As I understand it, the kill team was in a different communications loop and, once dispatched by their CoC, could reasonably only operate on the basis of their briefing as per SOPs. What would have been said if they'd hesitated and the target had gone bang?

There were mistakes made, but by the targeting and command teams. I find it very hard to blame those who believed they were closing with a suicide bomber and went in anyway.
That, and as posted above sixty is talking cobblers, the surveillance officer was the one who pinned him down so SO19 could take the shot without him being able to press the button. Not the actions of someone who felt he posed no threat.
 

Sixty

ADC
Moderator
Book Reviewer
Your choice of course. I've never used the negative mong buttons myself as they're for the weak.
...and the bald, apparently.
 
Within news reporting, there is such a thing as Right to Reply.

So (for example), if you accuse me of something and (for example) a newspaper chooses to report it, I must also get a request for a response/counter-response. In many cases, the failure to get a response (as distinct from me/someone refusing to give a response) should be enough to stop publication as Right to Reply hasn't been discharged.

I have seen less-than scrupulous news editors, on a slow day, think up a rumour, call someone and get them to make an outraged statement, then ring an opposing party and get an equally outraged counter-statement. That's not news, it's shit-stirring. It does go on, and many news journalists deserve their shitty reputations.

The line of 'being there to observe' is a cop-out. If something is being reported, it should be done in context (that word so beloved of the BBC).

So, in an entirely hypothetical case [/SARCASM], if I'm a bad lad in a taxi with a handgun in a sock, and the police in setting out to stop me committing a criminal act or a murder shoot me dead at the point when I'm possibly armed and not complying, and the officers involved are subsequently exonerated in a proper criminal enquiry, then that should be referenced in full in any follow-up stories.

The police and other organisations often know far more than ever reaches the public domain but cannot for numerous reasons divulge the full extent of an individual's activities. That may be to protect their own officers, others within the community who may have worked with them, or even the methods by which intelligence has been gained.

Most people would be surprised at the levels of forensic sophistication displayed by even the lowliest of criminals. The 'sock' discussion above is an illustration but even the electronic sophistication of street gangs can be appreciable. In the case of career criminals, it behoves them well to be smart and anything that they can pick up which helps them will be used. To give more away than necessary would therefore hand the initiative to the criminal.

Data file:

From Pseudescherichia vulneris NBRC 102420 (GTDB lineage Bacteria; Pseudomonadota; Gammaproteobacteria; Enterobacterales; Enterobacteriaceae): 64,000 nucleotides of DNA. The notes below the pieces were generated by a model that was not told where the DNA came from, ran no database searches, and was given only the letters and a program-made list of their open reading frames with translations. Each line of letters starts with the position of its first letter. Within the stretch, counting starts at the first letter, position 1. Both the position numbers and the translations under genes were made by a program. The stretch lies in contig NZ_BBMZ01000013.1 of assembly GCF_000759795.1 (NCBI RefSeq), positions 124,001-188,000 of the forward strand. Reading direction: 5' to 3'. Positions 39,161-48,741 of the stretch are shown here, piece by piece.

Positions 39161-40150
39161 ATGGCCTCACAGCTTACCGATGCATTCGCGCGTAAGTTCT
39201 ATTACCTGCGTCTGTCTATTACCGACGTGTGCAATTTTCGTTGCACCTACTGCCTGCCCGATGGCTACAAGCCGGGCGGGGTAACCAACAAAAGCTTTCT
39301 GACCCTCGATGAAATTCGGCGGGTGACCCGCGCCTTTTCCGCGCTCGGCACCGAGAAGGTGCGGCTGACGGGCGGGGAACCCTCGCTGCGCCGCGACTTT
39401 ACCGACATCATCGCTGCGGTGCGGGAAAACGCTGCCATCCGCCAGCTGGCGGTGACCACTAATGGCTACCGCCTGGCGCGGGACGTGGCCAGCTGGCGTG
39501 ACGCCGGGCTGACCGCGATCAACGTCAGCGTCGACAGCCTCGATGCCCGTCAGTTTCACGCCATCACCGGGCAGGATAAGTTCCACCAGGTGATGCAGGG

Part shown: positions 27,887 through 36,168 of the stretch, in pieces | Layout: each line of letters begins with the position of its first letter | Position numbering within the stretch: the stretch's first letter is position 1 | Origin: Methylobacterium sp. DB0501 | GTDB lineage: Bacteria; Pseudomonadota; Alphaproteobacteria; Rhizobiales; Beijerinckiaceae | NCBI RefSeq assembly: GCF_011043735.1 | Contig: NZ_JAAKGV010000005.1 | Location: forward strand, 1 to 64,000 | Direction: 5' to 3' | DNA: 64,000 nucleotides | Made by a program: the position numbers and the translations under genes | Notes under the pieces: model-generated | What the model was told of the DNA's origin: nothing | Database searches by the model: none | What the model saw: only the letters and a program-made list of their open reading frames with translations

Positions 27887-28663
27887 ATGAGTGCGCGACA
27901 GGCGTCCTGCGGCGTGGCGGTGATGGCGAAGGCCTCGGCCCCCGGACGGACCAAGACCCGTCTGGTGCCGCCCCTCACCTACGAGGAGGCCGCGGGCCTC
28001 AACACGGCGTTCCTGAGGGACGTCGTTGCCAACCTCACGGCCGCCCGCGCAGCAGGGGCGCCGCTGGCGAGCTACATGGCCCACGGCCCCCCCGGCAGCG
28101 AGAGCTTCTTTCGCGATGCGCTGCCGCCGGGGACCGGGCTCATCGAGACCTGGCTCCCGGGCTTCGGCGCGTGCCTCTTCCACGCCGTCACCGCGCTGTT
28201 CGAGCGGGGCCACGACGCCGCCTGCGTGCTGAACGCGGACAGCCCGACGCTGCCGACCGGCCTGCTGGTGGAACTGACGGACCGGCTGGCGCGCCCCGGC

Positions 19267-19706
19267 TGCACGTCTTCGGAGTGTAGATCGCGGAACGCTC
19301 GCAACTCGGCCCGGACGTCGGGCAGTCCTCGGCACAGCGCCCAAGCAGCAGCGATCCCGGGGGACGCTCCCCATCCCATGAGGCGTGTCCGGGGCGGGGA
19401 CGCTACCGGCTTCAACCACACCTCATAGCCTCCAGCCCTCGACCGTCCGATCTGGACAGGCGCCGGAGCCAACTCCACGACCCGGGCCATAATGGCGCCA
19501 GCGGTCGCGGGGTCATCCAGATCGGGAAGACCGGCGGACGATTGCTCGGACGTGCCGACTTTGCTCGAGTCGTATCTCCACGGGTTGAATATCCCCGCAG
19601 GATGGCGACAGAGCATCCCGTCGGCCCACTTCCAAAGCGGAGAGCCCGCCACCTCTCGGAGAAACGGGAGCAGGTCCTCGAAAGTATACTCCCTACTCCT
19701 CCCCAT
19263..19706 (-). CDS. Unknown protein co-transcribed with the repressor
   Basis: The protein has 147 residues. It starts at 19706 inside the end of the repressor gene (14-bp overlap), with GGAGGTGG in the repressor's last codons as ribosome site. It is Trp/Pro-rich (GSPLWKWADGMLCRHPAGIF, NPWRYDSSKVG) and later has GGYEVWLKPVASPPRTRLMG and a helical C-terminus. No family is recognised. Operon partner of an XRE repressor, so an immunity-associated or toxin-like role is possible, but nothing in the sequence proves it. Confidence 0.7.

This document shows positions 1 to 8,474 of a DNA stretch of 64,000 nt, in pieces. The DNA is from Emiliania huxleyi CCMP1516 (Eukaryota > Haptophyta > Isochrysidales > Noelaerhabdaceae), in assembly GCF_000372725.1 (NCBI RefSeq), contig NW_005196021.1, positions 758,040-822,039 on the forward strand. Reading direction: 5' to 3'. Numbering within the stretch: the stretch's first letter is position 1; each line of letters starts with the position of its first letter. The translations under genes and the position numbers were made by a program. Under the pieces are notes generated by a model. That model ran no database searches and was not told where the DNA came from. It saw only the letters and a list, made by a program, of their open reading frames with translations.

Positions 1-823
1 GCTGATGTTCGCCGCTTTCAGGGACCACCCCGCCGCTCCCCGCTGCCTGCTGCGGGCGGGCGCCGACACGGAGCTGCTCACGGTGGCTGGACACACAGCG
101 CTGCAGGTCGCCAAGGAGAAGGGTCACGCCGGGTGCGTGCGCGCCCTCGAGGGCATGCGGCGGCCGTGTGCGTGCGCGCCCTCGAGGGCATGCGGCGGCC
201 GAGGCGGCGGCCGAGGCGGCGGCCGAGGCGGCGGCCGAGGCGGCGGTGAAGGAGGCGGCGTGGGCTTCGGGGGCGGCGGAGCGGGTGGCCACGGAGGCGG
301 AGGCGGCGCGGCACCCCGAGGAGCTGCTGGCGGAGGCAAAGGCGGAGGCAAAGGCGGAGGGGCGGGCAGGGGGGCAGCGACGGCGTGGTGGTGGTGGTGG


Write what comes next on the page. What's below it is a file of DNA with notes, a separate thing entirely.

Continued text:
In many cases, wrong-doers' families and cohorts know this and will use it to their advantage. Equally, though, many news journalists will too. Often, they know far more than they publish but are acutely aware of just how much they can and can't publish. Witness the number of cases where, after a conviction, the convicted's full history is then publishable (but not before).

It's entirely possible though to publish something which allows an element of reading between the lines. Increasingly, though, in my perception, the tendency is to publish the inflammatory and pay scant attention to the rest.
My biggest lesson in the media came when I started at Army Information Services (AIS) in HQNI. The blokes employed there were in the main journos who had crossed from Fleet Street and the Beeb to working for the MoD, there was a steady rotation of officers who provided the inhouse military input to statements and press releases. Then there was us.

As part of my introduction to possibly picking up the phone and speaking with a member of the media, and generally seeing and hearing what was going on in relation to what was reported publicly I was given some schooling. The boss man, a Brigadier equivalent, nice bloke with lot's of time for his troops, gave me a couple of insights into the media profession. One such insight was to lay three single sided incident reports in front of me and ask me to read them. The reports read like three similar but, different enough to be three seperate incidents. The lesson was that one report was the actual one received from the commander on the ground, suitably polished by his CO. Another report was the write up for the press release produced by AIS, the final report was taken from a newspaper article reporting on the actual incident.

The variation of the reports was enough to make the unknowing (me) think that it was potentially three seperate incidents. The fact was it was one incident written up and reported in three different ways. Reading through them a second time I could pick out the facts that indicated they were all the same incident. To the untrained punter reading the report in a paper on the way to work the impression given was not what actually happened. I have very rarely trusted the news since the time spent with those erudite gentlemen.